Little coffee

The basket in your lever determines how much coffee can hold. Depending on what basket you have, you weigh the coffee. So, for example, if you have a basket for 17 grams of coffee, create an espresso recipe that accounts for that amount of coffee in the lever. Do not underestimate this volume (+/- 1 gram). Overfilling will put too much strain on the water getting into the cup and therefore overextracted coffee. A smaller amount of coffee will give the water more room in the basket and make it easier to create channels.

Also, when inserting the lever with an overfilled basket into the head of the coffee maker, the pile of coffee may cause the seal to not seal to the lever. Water may then leak from the lever. At the same time, this will damage the seal itself.

Grinding too finely

The disadvantage of grinding too finely is lumping. Coffee ground too finely tends to clump. Even after pressing with a tamper, this ability of too fine coffee particles to stick together will persist and make it easier for water to get around them. The aid to break up these lumps and properly distribute the coffee is called a distributor. More and more baristas are using his help to settle the coffee in the lever.

The best way to notice the channeling is when making coffee using the "naked lever". This lever has no bottom, so we can see for ourselves whether the coffee flows evenly and centrally from the strainer, or whether it flows unevenly.

Uneven tamping

When tamping, it is important to press the coffee evenly. That is, so thatone side of the tamped coffee is not lower than the other. This is because the water will naturally flow to the side with the lower resistance, where it will flow into the cup, and the coffee will remain essentially untouched by the water on the higher side. Another consequence of uneven pacing is that (when using the lever for two espressos) there will be more coffee in one cup and less in the other.

Do not tap after tamping

You make sure the lever, the weight and the grind are clean and then tamp the coffee nice and evenly. Then, perhaps by mistake, you tap it on the table top, miss the lever when putting it in the machine, or think to tap the lever again to tidy up the coffee from the edges and make the tamped coffee look nice in the lever. The result of all these scenarios is that youbreak the original proper tamping of the coffee, which in theedges loosens from the sides of the basket. This then re-creates a path for the water to circulate around the coffee.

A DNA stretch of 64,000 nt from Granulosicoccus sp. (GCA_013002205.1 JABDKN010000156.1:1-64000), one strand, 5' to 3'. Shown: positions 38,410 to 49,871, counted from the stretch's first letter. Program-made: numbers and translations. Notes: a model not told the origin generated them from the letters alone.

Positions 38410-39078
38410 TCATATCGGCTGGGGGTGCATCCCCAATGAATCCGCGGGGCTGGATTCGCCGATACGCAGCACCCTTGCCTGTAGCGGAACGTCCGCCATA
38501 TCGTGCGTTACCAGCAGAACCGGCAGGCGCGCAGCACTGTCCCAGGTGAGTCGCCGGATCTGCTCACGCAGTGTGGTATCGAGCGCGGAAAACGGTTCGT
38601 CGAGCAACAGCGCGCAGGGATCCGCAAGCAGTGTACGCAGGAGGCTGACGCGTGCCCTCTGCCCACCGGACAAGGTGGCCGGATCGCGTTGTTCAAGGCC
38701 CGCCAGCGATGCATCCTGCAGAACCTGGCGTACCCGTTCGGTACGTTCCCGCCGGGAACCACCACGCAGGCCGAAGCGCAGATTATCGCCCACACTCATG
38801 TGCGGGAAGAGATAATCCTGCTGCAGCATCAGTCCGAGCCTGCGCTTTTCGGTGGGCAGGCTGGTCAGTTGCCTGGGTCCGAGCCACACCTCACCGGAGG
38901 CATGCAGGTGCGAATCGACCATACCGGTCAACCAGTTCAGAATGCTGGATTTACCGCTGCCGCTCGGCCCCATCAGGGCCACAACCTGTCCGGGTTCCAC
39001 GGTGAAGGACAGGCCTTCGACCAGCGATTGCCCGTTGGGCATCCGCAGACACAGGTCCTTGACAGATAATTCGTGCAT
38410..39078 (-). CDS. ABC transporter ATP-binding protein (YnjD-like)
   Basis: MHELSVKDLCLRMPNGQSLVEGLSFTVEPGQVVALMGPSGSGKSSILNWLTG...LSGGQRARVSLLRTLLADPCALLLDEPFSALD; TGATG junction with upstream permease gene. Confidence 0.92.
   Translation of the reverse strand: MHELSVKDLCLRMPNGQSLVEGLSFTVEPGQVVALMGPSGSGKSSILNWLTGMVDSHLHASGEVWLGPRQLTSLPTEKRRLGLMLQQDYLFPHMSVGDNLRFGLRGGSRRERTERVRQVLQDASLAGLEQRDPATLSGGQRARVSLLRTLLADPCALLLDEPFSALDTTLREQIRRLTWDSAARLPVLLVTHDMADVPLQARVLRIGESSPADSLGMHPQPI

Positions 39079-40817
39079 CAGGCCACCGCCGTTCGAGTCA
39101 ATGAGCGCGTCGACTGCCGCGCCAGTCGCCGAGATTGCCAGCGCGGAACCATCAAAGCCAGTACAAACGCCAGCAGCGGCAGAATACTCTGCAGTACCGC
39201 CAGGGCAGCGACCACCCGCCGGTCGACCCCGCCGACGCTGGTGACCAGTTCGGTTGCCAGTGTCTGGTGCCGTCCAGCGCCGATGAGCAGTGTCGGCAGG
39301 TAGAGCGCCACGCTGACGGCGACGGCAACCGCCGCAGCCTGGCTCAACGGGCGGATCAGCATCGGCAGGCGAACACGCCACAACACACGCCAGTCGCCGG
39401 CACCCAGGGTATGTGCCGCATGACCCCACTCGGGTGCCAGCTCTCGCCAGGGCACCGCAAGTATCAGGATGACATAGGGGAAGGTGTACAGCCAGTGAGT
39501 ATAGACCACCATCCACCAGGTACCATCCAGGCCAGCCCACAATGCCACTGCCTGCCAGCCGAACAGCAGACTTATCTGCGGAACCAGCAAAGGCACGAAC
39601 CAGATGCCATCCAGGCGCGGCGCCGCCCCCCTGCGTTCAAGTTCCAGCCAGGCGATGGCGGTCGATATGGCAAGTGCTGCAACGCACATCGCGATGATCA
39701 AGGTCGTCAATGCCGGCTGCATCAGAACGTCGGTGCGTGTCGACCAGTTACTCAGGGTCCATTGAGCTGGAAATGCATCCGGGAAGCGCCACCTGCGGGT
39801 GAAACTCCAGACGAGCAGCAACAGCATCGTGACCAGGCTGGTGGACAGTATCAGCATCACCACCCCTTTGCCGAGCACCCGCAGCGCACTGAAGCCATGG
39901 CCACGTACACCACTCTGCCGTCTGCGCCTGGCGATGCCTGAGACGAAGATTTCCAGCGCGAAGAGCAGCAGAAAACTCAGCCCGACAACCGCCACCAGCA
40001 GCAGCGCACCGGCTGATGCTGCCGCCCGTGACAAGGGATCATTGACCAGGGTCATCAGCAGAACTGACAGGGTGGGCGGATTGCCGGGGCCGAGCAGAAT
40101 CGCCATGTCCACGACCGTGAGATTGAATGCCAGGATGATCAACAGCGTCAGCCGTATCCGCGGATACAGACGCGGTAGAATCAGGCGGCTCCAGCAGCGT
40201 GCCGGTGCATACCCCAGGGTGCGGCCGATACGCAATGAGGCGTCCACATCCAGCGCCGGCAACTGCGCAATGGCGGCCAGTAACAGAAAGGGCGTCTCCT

Have you avoided the mistakes that promote channelling and the problem hasn't stopped? Perhaps you need to investigate the technical possibilities and the correctness of the aids used.

The size of the tamper

The right tamper can make the job of making coffee easier. Make sure you use a tamper with the correct size for your basket. If the tamper does not fit the sides of the basket, it will not compress the coffee in these areas around the edges. If you make coffee really often, when looking for a new tamper, consider theautomatic tamping option with thePuqpress. By investing in this automatic helper, you'll ensure the same precise tamping every time you make an espresso. Consistently tamped coffee will make your preparation much easier.

Consistent grinder

We consider proper grinding to be the foundation of proper extraction and therefore good coffee. A reliable grinder should be an essential piece of equipment in the coffee corner of your kitchen. If you were looking forward to saving money on a cheap grinder, you will unfortunately be disappointed. Only a quality grinder is capable of consistent grinding. If you use coffee from a cheap grinder that grinds inconsistently, i.e. with large variations between the size of the ground particles, you will not achieve the right extraction in your espresso. The large coffee particles in the lever help to form channels between them, which is what causes your coffee to be unevenly extracted.

Remember to take care of your grinder and clean it regularly. If you have an older, frequently used grinder, thegrinding stoneswill no longer be sharp enough. Have it serviced or replace the stones yourself.